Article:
Walkers: Bruce (leading), Benedict, Ceyuan, Jia, Jan, Michael, Lauren, Kristian, Eleanor, Louisa, Matthew, Hui, Stefanie, Marte, Julia.
There were 2.5 no shows.
Most of us (except Matthew who went straight to Mt Victoria) met up at Central Station for the over 2 hour trip to Mt Victoria. I made sure that none of Natalie’s Medlow Bath group joined us by mistake. The weather was overcast for most of the day although the sun shone weakly through some cloud breaks near Leura on the way up. The weather was cold but not frosty.
So we arrived at Mt Vic and met up with Matthew there. Then it was a road bash along the Great Western Highway and then about 1km along Mt York Road until we reached the start of Lawson’s Long Alley, constructed in 1823 as the second pass down the western side of the Blue Mountains (the present Victoria Pass is the 5th and latest of the 5 attempts to build a road down the Western escarpment).
Lawson’s Long Alley descends until it reaches a flat floor of Petrolea valley, following Reedy Creek (also called Kerosene Creek) from there on. To avoid going through private property there are bypass tracks skirting the side of the valley. I told the walkers earlier that there was a good chance of seeing wild animals and they were not disappointed. Along this section we say a pair of Wallabies hopping through some flat land, and then a Kangaroo (Eastern Grey) and a Wallaby beside the track on the hillside. They are very well camouflaged – as the photos show it can be difficult to spot them.
Eventually we reached the village of Hartley Vale where we saw a small mob of Wallabies. From there we did a right turn to go north along the road to check out the site of the old Oil Shale works which operated between 1880 and 1913. Almost nothing remains except some mine tailings, and there is a stone cairn commemorating the site. Curiously, although maps and NPWS signage show it to be on Crown Land, there was a locked gate and we noticed a utility parked next to a large tent on the site. There were also sheep grazing there. We didn’t go in. Then it was back down the road southward past the “Comet Inn” to the start of the Cox’s Road track. On the way we saw Alpacas and chooks.
After lunch we set off along the track of Cox’s Road. This was the first of the roads down the escarpment (1815) and although it was a road it is also rather steep. It starts off though fairly level passing near to farmland. At a gate there is a stile which is commonly seen on tracks in England but rare in Australia (see photo). There is also a series of posts in the ground at a couple of places for walking across boggy areas – helps to avoid track erosion. Then the track rose rather steeply to eventually reach the top at Mt York. Along the way there are relics of the original convict working such as bridge footings. The view at Mt York extends out to Hampton on The Jenolan Caves Road. The rain radar showed light rain in that area, but visually it was “Virga”, which is rain (or probably snow in this case) that doesn’t reach the ground.
From Mt York we followed the track which parallels Mt York road but mostly out of sight of it. It eventually crosses the road to reach the Start of Lockyer’s Road, the third attempt of a road down the escarpment. (If you follow Lockyer’s Pass down the hill it eventually reaches our lunch spot near Hartley Vale).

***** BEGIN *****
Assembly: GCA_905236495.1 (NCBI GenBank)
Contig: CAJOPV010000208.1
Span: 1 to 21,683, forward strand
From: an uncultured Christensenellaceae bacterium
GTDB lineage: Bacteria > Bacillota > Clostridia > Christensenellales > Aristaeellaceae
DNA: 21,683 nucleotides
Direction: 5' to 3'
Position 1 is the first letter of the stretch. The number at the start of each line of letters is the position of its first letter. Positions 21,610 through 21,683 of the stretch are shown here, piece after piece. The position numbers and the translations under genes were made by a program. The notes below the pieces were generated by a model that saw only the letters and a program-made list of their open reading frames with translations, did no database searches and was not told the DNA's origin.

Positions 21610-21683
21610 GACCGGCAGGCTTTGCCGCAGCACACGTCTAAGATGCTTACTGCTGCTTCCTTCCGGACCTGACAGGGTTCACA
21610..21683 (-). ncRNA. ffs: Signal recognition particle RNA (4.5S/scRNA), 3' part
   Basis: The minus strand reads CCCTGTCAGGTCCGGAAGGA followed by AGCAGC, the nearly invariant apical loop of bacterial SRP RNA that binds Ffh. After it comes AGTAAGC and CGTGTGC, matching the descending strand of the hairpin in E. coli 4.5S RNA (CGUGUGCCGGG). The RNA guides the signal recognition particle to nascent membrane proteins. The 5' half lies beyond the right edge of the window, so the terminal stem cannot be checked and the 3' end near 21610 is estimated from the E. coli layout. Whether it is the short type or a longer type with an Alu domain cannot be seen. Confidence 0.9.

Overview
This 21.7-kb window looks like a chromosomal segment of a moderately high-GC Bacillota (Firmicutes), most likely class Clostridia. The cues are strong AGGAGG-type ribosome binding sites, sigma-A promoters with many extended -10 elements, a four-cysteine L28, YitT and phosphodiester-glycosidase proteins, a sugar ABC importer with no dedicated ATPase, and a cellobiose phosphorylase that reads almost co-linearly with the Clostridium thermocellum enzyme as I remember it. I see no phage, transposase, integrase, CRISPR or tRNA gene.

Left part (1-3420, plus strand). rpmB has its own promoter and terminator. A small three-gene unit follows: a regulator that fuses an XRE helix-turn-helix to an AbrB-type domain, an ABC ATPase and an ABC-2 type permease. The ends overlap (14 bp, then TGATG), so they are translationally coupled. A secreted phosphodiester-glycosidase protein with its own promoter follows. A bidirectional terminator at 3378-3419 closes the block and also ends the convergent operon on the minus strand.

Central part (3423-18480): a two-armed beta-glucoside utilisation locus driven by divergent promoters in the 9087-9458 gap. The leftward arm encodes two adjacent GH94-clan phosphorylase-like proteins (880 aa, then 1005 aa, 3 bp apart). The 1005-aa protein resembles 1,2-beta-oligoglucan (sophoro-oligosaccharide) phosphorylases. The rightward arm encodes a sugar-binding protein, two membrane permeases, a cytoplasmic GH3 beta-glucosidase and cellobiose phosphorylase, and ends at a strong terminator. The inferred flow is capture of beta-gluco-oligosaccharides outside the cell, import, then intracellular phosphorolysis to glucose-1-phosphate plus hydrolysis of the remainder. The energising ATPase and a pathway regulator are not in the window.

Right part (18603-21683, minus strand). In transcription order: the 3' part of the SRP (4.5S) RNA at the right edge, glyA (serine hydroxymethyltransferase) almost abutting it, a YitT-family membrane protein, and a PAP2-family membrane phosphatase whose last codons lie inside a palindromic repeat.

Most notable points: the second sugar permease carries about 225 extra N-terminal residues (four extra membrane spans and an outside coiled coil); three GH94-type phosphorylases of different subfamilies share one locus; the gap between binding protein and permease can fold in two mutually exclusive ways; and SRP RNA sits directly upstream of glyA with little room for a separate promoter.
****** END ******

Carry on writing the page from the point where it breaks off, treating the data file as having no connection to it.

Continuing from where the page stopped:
Although not obvious (or signposted) from where the track crosses Mt York Road, the junction with Lockyers Pass and the track back to the start is about 75 metres back from Mt York Road. From there we followed the road on its north side, until reaching the top of Lawson’s Long Alley, so we had now completed the loop. It was on this section that we encountered just a few spots of rain – definitely not enough to make it necessary to put on rain cover. It lasted less that 5 minutes anyway. A check of the rain radar though showed a heavy rain shower just to the east around Blackheath, so we must have had a narrow escape!
Then it was a road bash along Mt York Road to the Highway and then back to the Railway. Along Mt York Road here the blackening of the trees from the 2013 major bushfire is still evident. There was enough time for some of those who wanted a coffee to get one before train time. Then it was back to Sydney. We noticed Natalie’s group waiting on Medlow Bath Station. It was an enjoyable day, made interesting by the sighting of wildlife.
Poor Cathy missed the train at Central “by a minute” she said and called me to ask was it worthwhile getting a taxi to Strathfield to catch the train. In Sydney traffic there is no hope, so I guess we will see Cathy on another walk. There were however two outright “no shows” and no explanation from them. Also, despite someone begging me to include her on the walk – and accepting when a spot came up Saturday afternoon (thus blocking a spot for someone who called me for a spot shortly after), she texted me at 7am – 22 minutes before train time, that she “had homework to do so can’t come”. Well, if you know at 7am you have unfinished homework you should have known that the previous afternoon, so you count as a 0.5 “no show”!
“No shows” need to be aware that you jeopardise your chance of being included on walks that have a high demand.